Can musicians be better activists?


NEW YORK, Sept 4 — Some musicians have long been associated with certain causes, both in their lyrics and their acts, but the scale of today’s environmental, social and political crises is prompting a greater number of artists to invoke such issues in their musical projects or concerts. But translating activist ideas into projects that reach listeners can be tricky — which is where a new app comes in. This app aims to connect musicians and a variety of NGOs.

The application is called ShowUp. It was launched on August 28 to “support activism and advocacy in the music industry,” as its official website puts it. The platform connects musicians who use it with 1.7 million non-profit organisations “verified” by ShowUp teams. These organisations are involved in a variety of causes, including climate justice, social justice, women’s rights and LGBTIA+ causes.

ShowUp works by enabling musicians to choose the association(s) with which they wish to collaborate, and to create participatory funding campaigns to which their fans can contribute. The idea is to lean on the close relationships that certain artists maintain with their fans to help create a global movement with considerable impact. K-pop group BTS, for example, raised two million dollars in support of Black Lives Matter with the help of its fans in 2020.

For Matt Hall, co-founder and CEO of ShowUp, the platform aims to help artists put their fame to work for social, political or environmental causes. “Our goal isn’t to turn every artist into an activist. This work isn’t for everyone. However, we do want to make sure that any artist practicing activism, or who may be inclined to do so, has the tools and support so that, when they decide to speak out about what’s important to them, their message reaches the broadest possible audience and drives the greatest financial impact possible to the communities and concerns they are supporting,” he explained to Billboard magazine.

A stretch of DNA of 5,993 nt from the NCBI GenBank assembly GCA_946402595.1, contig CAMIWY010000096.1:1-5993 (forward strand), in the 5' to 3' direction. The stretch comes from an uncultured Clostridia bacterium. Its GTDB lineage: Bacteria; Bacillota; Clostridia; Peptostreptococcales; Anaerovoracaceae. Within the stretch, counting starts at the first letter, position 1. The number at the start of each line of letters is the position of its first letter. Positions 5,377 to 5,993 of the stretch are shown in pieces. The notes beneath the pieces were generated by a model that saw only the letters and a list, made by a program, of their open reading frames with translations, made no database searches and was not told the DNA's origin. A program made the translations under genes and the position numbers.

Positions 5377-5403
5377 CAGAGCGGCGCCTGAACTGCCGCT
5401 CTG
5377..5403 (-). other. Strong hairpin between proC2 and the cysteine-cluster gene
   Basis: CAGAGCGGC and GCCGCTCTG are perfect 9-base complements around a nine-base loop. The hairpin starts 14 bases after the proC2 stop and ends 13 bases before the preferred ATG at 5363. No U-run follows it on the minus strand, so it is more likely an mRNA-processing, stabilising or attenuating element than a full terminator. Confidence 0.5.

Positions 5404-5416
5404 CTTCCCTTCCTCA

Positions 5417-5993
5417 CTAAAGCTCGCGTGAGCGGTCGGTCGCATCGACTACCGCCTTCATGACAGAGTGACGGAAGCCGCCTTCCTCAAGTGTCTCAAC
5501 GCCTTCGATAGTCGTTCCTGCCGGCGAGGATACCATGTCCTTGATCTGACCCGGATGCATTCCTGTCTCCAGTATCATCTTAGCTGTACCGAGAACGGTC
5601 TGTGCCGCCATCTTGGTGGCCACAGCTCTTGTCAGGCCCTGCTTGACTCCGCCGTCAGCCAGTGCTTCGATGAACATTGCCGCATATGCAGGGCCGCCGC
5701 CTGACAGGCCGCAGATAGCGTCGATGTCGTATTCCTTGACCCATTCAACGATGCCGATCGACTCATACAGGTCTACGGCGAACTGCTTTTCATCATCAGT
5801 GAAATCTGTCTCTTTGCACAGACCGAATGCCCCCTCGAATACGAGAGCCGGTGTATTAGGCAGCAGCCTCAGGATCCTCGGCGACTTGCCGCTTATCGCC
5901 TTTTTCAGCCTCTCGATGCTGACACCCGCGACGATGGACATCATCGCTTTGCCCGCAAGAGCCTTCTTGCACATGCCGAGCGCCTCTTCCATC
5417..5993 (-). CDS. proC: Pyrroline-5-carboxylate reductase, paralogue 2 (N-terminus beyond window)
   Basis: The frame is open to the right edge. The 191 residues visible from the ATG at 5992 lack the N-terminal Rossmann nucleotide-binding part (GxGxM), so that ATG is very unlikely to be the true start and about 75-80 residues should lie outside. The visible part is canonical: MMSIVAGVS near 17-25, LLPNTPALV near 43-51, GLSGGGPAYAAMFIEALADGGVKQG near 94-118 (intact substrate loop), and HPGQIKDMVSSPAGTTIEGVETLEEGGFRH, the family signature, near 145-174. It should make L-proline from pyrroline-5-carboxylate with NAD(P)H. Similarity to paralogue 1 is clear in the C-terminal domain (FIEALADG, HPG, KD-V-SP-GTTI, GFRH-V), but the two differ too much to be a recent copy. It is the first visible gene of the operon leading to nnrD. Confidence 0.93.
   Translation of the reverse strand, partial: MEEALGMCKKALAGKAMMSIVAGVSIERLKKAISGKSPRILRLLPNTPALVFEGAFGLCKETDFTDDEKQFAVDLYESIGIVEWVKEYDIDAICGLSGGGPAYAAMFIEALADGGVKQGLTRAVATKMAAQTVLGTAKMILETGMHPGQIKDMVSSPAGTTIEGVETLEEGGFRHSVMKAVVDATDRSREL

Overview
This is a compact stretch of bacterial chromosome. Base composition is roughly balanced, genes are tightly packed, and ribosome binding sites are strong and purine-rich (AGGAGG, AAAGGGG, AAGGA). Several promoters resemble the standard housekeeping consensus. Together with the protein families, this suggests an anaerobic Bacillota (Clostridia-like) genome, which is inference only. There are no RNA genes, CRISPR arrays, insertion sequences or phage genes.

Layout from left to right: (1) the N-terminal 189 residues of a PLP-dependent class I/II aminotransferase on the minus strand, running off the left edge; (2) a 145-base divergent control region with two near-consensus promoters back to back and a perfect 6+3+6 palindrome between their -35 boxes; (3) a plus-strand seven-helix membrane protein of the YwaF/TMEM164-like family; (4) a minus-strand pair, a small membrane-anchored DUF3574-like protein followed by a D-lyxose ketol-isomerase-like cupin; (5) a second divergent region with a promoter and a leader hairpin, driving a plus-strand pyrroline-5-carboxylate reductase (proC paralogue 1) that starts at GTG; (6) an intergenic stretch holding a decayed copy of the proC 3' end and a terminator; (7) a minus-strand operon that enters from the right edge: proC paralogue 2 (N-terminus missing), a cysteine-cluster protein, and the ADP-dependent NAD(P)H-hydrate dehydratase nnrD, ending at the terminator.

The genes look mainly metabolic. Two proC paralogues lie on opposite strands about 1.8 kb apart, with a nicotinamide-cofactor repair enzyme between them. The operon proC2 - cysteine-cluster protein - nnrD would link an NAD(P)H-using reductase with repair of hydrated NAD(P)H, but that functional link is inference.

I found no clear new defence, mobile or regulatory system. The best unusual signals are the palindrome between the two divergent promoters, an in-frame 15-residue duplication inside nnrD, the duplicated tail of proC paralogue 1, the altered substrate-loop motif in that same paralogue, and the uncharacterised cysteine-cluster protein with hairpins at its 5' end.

Music fans and causes

Money being the lifeblood of these causes, ShowUp also enables artists to donate a portion of their royalties to the NGO of their choice, upon release of a new track and/or opus, or through their music catalogue, according to Billboard. In addition, the app will provide them with concrete data on the behaviour of their fans with regard to the fundraising campaigns they create, including the amount of their donations and the causes they support.

And for good reason: music fans may be more committed than others, especially when it comes to fighting climate change. This is the conclusion of a survey carried out in 2022 by scientists at Glasgow University and the YouGov Institute, involving 2,184 volunteers. The survey revealed that 54 per cent of music lovers surveyed agreed that “tackling climate change should be a top priority now, above other issues,” compared with 47 per cent of respondents who did not consider themselves to be music fans.

The launch of ShowUp is part of a wider context of change in activism, driven by young generations that are more aware and concerned about the major issues facing society. Musicians, more than ever, play a key role in communication about social and environmental concerns, and are increasingly involved with initiatives to raise awareness — both outside and within the music industry. Several of them, such as Coldplay, Massive Attack and Radiohead, for instance, are taking steps to reduce the carbon footprint of their world tours. — ETX Studio

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